Why do owls have it worse? Mediating role of self-perceptions in the links between diurnal preference and features of mental health

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dc.contributor.author Gorgol, Joanna
dc.contributor.author Stolarski, Maciej
dc.contributor.author Nikadon, Jan
dc.date.accessioned 2023-11-14T13:37:53Z
dc.date.available 2023-11-14T13:37:53Z
dc.date.issued 2023-11-14
dc.identifier.citation Journal of Sleep Research, 2023, e14100
dc.identifier.other https://doi.org/10.1111/jsr.14100
dc.identifier.uri http://repozytorium.umk.pl/handle/item/6939
dc.description.abstract Recent research provides evidence for the negative social perceptions of evening chronotypes and their consequences on mental health. However, there is a lack of studies indicating whether these negative, socially shared beliefs may become internalized in negative self-perceptions of evening-types (E-types). The present article provides a seminal empirical analysis of the role of self-liking and self-competence in the associations between chronotype and both depressiveness and well-being. In the first part of the study, the participants completed the Composite Scale of Morningness. On the basis of the chronotype cut-off criteria for Composite Scale of Morningness distribution, 100 individuals were classified as morning-types (M-types) and 66 individuals as E-types. Therefore, 166 participants (80 women and 86 men) aged 18–36 years (M ± SD: 29.27 ± 4.81 years) took part in the second part of the study, and completed questionnaires measuring self-liking, self-competence, life satisfaction, positive and negative affect, and depressiveness. Results show that E-types scored lower in self-liking, self-competence and subjective well-being, and higher in depressive symptoms than M-types. Controlling for age and gender, we obtained significant mediation effects, showing that the relationship between chronotype and subjective well-being might stem from the lower levels of self-liking and self-competence among E-types, and that the relationship between chronotype and depressive symptoms might stem from the lower level of self-liking among E-types. Our results suggest that self-liking and self-competence are important antecedents of lower well-being and higher depressiveness reported by E-types. Socially shared stereotypes of M-types and E-types can be internalized by the extreme chronotypes, which may significantly affect their psychological health.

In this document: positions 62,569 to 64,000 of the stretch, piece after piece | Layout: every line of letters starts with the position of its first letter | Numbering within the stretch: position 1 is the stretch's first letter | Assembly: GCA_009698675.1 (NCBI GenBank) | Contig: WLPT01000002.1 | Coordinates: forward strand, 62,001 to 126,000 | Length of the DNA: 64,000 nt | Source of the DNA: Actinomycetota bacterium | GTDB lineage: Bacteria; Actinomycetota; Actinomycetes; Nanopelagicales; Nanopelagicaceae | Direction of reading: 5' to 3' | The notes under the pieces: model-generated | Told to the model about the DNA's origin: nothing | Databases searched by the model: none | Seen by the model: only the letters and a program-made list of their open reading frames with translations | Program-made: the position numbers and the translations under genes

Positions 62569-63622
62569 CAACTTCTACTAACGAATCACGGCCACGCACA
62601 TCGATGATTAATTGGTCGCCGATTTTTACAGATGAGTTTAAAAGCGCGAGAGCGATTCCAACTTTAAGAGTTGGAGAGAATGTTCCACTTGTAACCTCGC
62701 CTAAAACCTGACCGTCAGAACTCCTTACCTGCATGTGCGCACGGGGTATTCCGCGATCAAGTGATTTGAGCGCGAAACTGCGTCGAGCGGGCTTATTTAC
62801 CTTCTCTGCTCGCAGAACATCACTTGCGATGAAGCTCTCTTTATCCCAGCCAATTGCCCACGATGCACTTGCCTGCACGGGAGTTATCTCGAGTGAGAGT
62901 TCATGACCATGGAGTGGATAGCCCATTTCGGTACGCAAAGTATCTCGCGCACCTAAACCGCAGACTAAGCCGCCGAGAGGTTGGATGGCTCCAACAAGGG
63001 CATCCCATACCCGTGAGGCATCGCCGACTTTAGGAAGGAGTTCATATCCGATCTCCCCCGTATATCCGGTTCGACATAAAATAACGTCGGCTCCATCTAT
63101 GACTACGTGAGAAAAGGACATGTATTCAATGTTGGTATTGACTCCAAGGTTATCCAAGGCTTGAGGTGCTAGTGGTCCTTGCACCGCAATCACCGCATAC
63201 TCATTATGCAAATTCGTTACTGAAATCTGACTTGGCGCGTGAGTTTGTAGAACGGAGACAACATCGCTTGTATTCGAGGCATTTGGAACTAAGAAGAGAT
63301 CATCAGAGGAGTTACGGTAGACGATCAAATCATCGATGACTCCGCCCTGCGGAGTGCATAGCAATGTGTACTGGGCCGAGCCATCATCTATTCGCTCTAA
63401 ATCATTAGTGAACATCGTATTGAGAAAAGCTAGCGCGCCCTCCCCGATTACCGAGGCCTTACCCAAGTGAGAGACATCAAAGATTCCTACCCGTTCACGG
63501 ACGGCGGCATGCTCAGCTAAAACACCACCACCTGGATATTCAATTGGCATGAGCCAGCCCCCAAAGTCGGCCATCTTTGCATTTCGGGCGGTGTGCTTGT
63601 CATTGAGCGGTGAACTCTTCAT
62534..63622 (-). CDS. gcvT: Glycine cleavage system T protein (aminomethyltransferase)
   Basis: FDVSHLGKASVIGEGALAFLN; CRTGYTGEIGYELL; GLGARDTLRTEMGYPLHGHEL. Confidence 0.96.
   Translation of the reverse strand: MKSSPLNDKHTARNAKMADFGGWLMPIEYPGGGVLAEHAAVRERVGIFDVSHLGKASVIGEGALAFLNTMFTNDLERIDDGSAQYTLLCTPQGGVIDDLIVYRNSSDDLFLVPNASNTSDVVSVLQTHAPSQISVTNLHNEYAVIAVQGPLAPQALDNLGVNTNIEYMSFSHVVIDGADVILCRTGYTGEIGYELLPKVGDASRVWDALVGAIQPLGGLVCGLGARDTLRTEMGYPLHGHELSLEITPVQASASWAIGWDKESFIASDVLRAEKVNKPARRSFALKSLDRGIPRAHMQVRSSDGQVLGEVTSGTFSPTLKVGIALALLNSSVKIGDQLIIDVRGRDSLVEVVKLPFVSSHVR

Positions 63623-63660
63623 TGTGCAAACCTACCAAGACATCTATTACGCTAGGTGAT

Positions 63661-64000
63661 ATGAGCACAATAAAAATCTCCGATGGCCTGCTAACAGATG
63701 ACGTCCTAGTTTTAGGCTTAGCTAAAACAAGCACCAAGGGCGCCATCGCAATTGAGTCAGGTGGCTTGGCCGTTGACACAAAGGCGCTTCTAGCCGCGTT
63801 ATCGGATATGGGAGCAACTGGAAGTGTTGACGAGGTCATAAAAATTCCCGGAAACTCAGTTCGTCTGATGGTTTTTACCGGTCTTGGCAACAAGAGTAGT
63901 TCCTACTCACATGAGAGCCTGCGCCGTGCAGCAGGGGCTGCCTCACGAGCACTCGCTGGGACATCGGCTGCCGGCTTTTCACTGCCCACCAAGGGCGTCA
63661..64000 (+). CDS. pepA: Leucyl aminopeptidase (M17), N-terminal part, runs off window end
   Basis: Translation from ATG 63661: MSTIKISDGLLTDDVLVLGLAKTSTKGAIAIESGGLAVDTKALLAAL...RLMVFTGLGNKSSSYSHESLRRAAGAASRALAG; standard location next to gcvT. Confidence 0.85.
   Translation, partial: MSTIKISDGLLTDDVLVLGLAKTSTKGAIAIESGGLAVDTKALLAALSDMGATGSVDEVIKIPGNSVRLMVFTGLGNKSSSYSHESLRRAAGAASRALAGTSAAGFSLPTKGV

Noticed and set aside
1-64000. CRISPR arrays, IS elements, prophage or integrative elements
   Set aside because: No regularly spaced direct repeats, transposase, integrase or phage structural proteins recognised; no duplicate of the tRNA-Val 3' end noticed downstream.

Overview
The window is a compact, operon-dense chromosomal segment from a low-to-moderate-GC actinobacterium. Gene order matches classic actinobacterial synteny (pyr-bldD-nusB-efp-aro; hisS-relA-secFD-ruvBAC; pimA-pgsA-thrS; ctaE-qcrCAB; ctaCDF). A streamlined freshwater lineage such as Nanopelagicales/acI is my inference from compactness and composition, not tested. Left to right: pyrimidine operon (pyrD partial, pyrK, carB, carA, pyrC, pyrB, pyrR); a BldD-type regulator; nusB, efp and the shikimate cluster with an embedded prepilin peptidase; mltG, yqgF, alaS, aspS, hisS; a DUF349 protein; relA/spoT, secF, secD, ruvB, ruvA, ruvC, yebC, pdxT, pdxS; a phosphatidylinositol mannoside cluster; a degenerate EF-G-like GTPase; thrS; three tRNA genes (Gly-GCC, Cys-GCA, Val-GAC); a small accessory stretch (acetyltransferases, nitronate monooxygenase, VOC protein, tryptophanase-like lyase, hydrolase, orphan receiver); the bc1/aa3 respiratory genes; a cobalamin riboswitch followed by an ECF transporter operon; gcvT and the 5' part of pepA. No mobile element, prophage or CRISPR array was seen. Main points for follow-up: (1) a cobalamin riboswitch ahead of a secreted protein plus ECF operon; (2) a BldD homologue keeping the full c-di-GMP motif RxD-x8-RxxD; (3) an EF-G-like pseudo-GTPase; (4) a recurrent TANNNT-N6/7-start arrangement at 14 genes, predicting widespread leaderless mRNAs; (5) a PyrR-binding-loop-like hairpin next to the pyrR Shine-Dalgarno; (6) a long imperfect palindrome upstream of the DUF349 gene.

dc.description.sponsorship The study was supported by the National Science Centre in Poland under Grant 2021/41/N/HS6/01903, awarded to Joanna Gorgol.
dc.language.iso eng
dc.rights Attribution 4.0 Poland
dc.rights.uri https://creativecommons.org/licenses/by/4.0/deed.pl
dc.subject chronotype
dc.subject depressive symptoms
dc.subject self-competence
dc.subject self-liking
dc.subject self-stigma
dc.subject well-being
dc.title Why do owls have it worse? Mediating role of self-perceptions in the links between diurnal preference and features of mental health
dc.type info:eu-repo/semantics/article

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